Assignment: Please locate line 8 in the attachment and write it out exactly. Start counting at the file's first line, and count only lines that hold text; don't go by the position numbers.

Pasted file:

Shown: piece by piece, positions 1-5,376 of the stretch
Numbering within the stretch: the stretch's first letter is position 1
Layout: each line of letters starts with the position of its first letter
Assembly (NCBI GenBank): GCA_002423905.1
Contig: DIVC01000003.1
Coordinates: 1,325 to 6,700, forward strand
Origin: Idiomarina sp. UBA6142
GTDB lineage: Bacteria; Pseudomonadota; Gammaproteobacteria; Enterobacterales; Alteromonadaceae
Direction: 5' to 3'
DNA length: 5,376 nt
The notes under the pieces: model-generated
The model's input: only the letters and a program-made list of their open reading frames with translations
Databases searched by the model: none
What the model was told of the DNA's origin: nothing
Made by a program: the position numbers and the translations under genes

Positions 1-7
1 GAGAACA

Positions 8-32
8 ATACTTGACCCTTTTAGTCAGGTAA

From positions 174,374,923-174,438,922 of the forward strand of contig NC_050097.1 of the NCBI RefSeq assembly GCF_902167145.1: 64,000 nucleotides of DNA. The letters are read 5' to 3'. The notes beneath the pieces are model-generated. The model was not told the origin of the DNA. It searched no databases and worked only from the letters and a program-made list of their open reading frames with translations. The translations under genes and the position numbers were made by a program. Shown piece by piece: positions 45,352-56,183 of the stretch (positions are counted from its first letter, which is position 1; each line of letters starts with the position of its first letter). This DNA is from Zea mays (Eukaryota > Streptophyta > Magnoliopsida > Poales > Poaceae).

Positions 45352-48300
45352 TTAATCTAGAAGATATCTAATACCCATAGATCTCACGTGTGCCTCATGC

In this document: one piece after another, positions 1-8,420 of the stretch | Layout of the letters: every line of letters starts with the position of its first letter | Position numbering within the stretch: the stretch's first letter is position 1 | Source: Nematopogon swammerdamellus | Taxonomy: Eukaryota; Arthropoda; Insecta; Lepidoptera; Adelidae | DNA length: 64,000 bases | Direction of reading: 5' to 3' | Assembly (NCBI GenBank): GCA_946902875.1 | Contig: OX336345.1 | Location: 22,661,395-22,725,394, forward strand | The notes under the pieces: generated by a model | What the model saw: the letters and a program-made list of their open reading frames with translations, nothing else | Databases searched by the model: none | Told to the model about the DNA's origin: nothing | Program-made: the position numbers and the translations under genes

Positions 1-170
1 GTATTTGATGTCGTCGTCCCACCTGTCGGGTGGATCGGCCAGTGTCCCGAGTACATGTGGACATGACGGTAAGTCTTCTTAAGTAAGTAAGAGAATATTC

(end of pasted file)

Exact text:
GTDB lineage: Bacteria; Pseudomonadota; Gammaproteobacteria; Enterobacterales; Alteromonadaceae